A Baby Sister is Born
Before photographs were just something you scrolled through on a phone, they were very precious. Photography was an expensive venture once the costs of cameras, lenses, film and developing were totted up. Photographs were valued not only monetarily, but also sentimentally.
At the time of my sister's birth it was not the custom to take a picture of a newborn. It was also not the custom for fathers to be present in the labour ward. So perhaps by way of proving to the newly christened father that he was indeed a father, the midwives would ink the baby's feet and present the new parent with a set of footprints.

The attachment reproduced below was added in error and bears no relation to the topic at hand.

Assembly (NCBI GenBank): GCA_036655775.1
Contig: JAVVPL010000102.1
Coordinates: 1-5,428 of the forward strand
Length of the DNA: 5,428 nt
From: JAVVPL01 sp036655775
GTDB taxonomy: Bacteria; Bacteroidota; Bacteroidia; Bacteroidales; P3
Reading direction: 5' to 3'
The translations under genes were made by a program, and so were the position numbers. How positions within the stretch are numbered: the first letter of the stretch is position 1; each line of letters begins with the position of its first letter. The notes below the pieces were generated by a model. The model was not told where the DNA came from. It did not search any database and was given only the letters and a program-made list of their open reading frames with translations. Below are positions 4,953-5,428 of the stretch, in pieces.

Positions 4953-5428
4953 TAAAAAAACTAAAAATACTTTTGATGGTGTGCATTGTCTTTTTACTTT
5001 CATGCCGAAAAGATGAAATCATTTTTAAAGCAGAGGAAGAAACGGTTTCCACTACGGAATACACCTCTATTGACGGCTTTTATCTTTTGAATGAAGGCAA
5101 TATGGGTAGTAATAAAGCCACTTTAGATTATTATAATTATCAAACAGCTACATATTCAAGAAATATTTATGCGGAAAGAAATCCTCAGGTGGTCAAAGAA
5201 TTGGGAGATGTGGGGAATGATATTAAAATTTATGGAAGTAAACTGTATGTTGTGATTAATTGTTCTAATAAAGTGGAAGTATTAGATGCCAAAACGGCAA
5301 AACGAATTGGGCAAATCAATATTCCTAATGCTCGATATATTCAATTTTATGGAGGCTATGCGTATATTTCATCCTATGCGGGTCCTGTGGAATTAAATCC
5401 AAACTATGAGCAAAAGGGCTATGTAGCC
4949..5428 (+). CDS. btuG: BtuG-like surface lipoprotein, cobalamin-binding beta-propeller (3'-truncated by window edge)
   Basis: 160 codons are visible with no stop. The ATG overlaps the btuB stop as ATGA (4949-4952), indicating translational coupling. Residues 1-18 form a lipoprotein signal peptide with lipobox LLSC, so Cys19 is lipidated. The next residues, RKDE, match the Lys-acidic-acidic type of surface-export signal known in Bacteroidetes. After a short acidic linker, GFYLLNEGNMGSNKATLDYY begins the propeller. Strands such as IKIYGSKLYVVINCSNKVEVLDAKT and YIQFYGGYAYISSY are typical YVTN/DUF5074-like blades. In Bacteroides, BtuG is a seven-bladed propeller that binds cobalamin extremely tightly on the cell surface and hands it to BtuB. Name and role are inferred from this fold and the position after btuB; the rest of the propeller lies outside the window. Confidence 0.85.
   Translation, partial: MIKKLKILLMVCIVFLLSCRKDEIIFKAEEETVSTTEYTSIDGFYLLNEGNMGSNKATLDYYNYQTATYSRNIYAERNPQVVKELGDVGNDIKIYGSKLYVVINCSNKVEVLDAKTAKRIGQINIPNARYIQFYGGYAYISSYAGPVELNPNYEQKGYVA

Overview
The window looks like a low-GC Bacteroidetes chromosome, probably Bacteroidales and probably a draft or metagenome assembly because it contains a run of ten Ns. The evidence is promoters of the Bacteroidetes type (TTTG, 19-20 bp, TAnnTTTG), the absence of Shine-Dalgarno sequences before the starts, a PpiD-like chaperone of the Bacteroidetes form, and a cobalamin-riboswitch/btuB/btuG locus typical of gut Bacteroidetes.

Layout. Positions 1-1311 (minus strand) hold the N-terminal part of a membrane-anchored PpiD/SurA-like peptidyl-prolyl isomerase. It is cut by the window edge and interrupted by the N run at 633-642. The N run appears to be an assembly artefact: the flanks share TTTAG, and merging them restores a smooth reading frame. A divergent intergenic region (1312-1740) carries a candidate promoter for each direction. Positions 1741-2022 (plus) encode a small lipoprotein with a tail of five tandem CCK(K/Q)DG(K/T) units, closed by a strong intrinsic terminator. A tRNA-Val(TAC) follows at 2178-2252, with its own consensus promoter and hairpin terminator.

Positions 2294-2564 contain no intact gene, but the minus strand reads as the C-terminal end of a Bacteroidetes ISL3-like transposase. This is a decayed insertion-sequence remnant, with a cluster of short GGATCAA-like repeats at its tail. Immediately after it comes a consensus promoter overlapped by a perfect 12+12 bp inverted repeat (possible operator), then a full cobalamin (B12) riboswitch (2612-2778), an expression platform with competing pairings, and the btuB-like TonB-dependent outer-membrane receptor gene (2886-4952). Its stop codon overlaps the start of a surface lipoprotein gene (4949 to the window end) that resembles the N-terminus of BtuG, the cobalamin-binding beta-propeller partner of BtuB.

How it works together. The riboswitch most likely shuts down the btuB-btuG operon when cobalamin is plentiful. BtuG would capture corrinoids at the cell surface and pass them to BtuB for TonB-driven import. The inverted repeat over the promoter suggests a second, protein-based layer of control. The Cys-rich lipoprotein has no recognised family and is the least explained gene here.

I was outside playing at a house down the street. I remember my daddy sauntering down the hill and into the driveway. I thought he was there to check on me – at that age (and for a long time!) I thought everything was about me. I remember his smile, the gentle puff of his chest. He had some kind of fancy card in his hand and he and the neighbour were discussing it. There was more smiling.
It was the card with the new baby's inky footprints. Those footprints were so tiny, even to me. Mommy had had a baby girl to bring home to us soon. There was a lot more smiling that day.